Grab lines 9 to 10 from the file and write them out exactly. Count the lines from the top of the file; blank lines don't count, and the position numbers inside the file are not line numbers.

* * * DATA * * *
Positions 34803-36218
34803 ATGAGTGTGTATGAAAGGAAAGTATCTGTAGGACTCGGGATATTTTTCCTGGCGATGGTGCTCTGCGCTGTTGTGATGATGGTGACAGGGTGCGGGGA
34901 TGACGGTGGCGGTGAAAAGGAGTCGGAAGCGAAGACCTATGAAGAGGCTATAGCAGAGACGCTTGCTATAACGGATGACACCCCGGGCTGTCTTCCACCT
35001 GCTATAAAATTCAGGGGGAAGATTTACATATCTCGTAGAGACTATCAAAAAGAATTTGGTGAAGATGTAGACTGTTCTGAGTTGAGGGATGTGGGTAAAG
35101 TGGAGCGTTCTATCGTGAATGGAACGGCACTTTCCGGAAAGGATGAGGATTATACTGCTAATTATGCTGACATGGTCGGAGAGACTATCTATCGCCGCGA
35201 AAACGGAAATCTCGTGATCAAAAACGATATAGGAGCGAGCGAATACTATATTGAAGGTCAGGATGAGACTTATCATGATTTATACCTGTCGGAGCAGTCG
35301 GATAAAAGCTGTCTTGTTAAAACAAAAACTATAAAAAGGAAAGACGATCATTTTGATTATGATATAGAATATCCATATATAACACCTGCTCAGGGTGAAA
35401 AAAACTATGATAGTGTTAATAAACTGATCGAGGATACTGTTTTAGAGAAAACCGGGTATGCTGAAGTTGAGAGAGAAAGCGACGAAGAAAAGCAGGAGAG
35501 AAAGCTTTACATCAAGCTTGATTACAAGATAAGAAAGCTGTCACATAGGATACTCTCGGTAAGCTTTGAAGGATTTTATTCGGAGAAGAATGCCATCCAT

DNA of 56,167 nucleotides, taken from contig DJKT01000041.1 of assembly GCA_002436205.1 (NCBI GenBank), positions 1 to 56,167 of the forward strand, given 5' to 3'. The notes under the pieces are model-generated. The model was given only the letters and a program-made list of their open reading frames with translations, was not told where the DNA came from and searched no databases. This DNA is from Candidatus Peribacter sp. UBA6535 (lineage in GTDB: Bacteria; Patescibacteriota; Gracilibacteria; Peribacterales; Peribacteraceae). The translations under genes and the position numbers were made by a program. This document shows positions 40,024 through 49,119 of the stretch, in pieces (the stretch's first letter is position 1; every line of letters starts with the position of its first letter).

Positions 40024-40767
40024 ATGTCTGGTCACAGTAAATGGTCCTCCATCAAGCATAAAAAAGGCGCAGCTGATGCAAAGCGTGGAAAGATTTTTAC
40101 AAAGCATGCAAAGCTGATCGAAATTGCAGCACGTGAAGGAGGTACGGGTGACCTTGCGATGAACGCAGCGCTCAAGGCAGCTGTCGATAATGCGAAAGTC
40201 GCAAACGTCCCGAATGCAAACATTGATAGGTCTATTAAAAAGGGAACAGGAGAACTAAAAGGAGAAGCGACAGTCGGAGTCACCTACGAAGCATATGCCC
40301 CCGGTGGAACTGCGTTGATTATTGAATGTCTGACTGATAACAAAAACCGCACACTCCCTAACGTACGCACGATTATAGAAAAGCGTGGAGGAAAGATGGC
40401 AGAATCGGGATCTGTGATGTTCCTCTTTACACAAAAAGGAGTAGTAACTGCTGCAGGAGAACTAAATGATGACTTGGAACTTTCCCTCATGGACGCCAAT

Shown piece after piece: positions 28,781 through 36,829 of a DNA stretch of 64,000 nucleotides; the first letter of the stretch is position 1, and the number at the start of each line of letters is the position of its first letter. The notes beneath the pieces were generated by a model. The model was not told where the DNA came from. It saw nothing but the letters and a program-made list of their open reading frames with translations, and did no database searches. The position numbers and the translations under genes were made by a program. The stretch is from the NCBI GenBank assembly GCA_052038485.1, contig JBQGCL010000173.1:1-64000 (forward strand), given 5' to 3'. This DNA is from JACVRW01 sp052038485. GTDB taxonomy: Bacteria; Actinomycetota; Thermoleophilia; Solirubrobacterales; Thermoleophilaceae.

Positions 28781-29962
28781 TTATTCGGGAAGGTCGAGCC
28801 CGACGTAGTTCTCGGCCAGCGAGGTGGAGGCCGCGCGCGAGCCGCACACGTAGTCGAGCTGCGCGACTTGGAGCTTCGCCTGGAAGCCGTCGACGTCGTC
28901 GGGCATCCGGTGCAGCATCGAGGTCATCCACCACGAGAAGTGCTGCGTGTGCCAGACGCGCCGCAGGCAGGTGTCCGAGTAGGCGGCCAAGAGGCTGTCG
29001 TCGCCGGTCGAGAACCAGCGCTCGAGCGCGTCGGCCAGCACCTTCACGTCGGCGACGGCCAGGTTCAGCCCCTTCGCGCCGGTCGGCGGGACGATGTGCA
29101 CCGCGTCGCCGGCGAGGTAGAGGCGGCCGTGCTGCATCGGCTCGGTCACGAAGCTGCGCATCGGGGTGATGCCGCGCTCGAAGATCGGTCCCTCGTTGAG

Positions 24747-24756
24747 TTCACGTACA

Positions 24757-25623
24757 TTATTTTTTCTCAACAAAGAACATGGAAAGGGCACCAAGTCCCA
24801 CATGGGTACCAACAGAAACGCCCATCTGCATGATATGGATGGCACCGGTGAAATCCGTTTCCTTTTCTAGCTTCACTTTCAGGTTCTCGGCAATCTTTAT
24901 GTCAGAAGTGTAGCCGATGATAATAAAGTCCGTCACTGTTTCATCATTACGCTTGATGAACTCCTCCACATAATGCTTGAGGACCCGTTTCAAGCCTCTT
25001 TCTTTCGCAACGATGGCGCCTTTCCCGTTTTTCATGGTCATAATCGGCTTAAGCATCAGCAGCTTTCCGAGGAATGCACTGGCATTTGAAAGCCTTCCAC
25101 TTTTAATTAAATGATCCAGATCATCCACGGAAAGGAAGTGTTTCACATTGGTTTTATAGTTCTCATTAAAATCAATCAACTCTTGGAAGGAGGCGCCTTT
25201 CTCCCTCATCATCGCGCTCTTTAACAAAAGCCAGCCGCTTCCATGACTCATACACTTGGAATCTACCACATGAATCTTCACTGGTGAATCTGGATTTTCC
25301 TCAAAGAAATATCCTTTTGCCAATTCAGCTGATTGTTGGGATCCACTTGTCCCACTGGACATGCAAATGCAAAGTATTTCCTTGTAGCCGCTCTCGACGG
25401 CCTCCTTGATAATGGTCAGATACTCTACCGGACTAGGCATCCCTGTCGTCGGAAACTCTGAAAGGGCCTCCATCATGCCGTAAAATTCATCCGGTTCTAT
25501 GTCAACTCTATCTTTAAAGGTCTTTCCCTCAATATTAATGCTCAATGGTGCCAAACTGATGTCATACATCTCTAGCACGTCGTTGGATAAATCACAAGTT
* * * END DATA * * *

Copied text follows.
35501 AAAGCTTTACATCAAGCTTGATTACAAGATAAGAAAGCTGTCACATAGGATACTCTCGGTAAGCTTTGAAGGATTTTATTCGGAGAAGAATGCCATCCAT

DNA of 56,167 nucleotides, taken from contig DJKT01000041.1 of assembly GCA_002436205.1 (NCBI GenBank), positions 1 to 56,167 of the forward strand, given 5' to 3'. The notes under the pieces are model-generated. The model was given only the letters and a program-made list of their open reading frames with translations, was not told where the DNA came from and searched no databases. This DNA is from Candidatus Peribacter sp. UBA6535 (lineage in GTDB: Bacteria; Patescibacteriota; Gracilibacteria; Peribacterales; Peribacteraceae). The translations under genes and the position numbers were made by a program. This document shows positions 40,024 through 49,119 of the stretch, in pieces (the stretch's first letter is position 1; every line of letters starts with the position of its first letter).